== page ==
I think that has often seemed to be the intent of whoever writes and posts at Whale Oil.

[89] The terms “trougher”, “rort” and “rip-off” are capable of bearing the meanings alleged by the plaintiffs here, in the specific passages identified in the annex. Whether they are, here, is a question for trial.

So the applications to strike out were denied.

Result
[125] I decline the applications to strike-out the causes of action except in relation to the pleaded meanings identified in the table annexed to this judgment.

[126] I am inclined to let costs lie where they fall, since each party has had a measure of success.

[127] Because this proceeding could be the subject of a jury trial, and it is important the jury’s minds not be prejudiced, as the parties requested, the contents of the allegations in pleadings should not be publicly reported. The contents of the allegations are largely contained in the table annexed to this judgment.

So another defamation trial looks likely for Slater, this time accompanied by Graham and Rich.

The full judgment: https://www.courtsofnz.govt.nz/cases/sellman-ors-v-slater-ors/@@images/fileDecision?r=352.466892743

More from Newsroom: Whaleoil, ex MP, PR man to face jury trial

It will be interesting to see whether a Court accepts claims that Whale Oil has been used to attack people for payment, as claimed by Nicky Hager in ‘Dirty Politics’.

However it may not be ready to go to trial yet.

[123] Prior to the hearing I had directed the parties to propose further timetabling directions for the substantive hearing. The defendants indicated they would seek a stay pending the outcome of any appeal of this judgment, if the strike-out applications were declined. The plaintiffs indicated they would press for their proposed timetable to be ordered.

This is just one of a number of cases considering the use of Whale Oil as an attack blog.

Whale Oil was integral to the defamation case between Jordan Williams and Colin Craig. This initially resulted in a record jury award against Craig, but that was quashed by the trial judge and a retrial may be forthcoming.

Slater is also waiting for the judgment in the related defamation cases between him and Craig.

There is another case involving Slater and Whale Oil that is presumably ongoing. A judgment in July:

[2] Mr Slater has applied to strike out Mr Blomfield’s proceeding on grounds of delay. Mr Blomfield applies for further discovery, on an “unless” basis. Both applications are opposed. Mr Blomfield contends that the delay in prosecuting his claim to hearing has largely been caused by Mr Slater’s own actions.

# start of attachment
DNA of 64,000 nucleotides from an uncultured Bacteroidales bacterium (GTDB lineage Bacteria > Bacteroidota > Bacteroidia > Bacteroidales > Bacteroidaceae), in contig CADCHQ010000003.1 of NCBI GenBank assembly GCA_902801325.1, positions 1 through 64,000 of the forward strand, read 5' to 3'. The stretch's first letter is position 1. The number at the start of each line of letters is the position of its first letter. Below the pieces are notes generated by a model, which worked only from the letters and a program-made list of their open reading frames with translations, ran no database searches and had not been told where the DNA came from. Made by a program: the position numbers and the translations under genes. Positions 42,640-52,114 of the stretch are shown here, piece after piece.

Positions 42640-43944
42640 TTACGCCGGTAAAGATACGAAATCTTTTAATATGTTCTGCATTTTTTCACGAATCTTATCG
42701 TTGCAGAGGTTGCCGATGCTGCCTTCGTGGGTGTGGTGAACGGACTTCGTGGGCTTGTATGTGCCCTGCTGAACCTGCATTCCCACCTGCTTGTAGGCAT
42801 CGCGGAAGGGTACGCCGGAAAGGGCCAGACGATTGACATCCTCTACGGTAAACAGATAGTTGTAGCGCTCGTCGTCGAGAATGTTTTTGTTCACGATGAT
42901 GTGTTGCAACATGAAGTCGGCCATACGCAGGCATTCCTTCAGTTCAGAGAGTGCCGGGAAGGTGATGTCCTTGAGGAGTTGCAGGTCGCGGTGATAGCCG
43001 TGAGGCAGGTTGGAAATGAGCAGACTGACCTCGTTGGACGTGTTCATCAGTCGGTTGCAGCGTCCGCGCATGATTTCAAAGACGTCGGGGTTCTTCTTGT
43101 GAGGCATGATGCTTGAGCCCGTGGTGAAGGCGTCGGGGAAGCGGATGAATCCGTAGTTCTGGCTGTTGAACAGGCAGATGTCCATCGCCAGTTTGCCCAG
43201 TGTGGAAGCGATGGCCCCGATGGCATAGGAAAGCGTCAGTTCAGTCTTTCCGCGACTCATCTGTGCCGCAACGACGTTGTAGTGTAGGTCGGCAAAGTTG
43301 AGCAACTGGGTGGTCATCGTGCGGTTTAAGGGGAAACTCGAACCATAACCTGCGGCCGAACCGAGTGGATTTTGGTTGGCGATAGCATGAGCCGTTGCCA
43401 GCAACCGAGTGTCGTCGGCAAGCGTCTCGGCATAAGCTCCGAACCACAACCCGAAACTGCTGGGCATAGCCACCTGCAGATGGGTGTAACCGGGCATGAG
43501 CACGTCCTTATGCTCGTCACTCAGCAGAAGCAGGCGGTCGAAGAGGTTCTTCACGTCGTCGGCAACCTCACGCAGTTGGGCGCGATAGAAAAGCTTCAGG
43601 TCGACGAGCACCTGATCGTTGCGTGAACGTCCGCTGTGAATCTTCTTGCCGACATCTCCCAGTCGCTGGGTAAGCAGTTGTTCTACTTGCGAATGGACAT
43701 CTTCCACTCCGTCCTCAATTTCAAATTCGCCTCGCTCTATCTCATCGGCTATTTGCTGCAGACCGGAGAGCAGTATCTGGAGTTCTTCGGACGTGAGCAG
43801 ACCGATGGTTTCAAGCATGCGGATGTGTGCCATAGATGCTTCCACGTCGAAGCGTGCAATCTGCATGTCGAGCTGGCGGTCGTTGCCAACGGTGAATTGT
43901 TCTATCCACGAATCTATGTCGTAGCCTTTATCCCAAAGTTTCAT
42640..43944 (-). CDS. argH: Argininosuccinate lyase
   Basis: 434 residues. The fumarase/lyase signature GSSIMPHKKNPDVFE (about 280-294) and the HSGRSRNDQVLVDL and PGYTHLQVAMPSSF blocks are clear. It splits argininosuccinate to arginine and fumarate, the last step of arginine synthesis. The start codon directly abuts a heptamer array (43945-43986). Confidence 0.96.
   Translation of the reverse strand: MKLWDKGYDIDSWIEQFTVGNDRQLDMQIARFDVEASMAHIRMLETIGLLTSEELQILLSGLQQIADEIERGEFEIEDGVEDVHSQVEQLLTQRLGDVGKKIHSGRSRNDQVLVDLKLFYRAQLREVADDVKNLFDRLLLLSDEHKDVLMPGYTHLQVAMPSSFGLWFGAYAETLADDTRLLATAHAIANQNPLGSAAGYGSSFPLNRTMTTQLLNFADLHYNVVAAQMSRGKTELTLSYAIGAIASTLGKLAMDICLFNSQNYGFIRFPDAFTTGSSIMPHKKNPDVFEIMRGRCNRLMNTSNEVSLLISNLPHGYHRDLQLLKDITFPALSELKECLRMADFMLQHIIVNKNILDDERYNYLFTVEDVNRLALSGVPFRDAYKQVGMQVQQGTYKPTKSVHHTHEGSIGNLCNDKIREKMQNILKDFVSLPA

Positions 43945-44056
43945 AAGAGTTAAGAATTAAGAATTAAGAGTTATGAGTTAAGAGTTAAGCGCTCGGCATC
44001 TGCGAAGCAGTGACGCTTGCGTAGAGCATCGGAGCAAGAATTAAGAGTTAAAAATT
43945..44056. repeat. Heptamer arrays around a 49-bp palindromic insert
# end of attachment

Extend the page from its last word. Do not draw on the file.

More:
This case has taken a long time.

[26] The primary reason why the case has taken so long to get to trial is the need to resolve an important question of law about whether s 68(1) of the Evidence Act 2006 (protection of journalists’ sources) applied to a blogger such as Mr Slater. That question was first addressed by the District Court in a judgment given on 26 September 2013 by Judge Blackie It was the subject of Asher J’s judgment on appeal. Subsequently, Mr Slater applied for leave to appeal to the Court of Appeal. An application to adduce further evidence was dismissed on 19 November 2015. Ultimately, on 17 May 2016, the substantive application for leave to appeal was abandoned.

[27] In the meantime, there were also contempt applications brought by Mr Blomfield in respect of alleged breaches of an undertaking by Mr Slater not to publish certain material relevant to the proceeding. Those applications were dealt with in two judgments given by Asher J on 10 February and 18 February 2016.

Slater’s application to strike out the proceeding was also struck out.

Judgment: https://forms.justice.govt.nz/search/Documents/pdf/jdo/d4/alfresco/service/api/node/content/workspace/SpacesStore/1f0d30c0-f211-43f2-840a-00b90faf848d/1f0d30c0-f211-43f2-840a-00b90faf848d.pdf

In yet another legal action involving  Slater and Whale Oil and also Carrick Graham to attack people: Lawyer Jeanne Denham who tried to destroy ex-husband Peter Clague’s career suspended

Denham was found guilty of misconduct earlier this year over her decision to pursue a private prosecution of Clague for assault which the judge called an “abuse of process”.

She also conducted an elaborate PR campaign against both her ex-husband and Kristin School, with the assistance of controversial PR man Carrick Graham and blogger Cameron Slater.

From NEW ZEALAND LAWYERS AND CONVEYANCERS DISCIPLINARY TRIBUNAL

[8] Ms Denham engaged the services of a public relations consultant, Mr Carrick
Graham, who in turn provided press releases which were approved by Ms Denham, to the blogger Cameron Slater for the “Whaleoil” blog.

[9] Having equivocated and (she acknowledged in evidence before us) being concerned about the harm she was likely to do to her former husband, his reputation and the reputation of his employer Kristin School, Ms Denham determined in any event she ought to proceed with the media strategy.

[10] On 18 October 2012 she filed a complaint with the police regarding the alleged assault on 10 September 2010. The timing of this complaint was that it shortly followed the response (and opposition) by Mr Clague to her relationship property claim. Some six days after this complaint the first blog post on Whaleoil appeared stating that the head of Kristin School was being questioned by police regarding a
charge of male assaults female.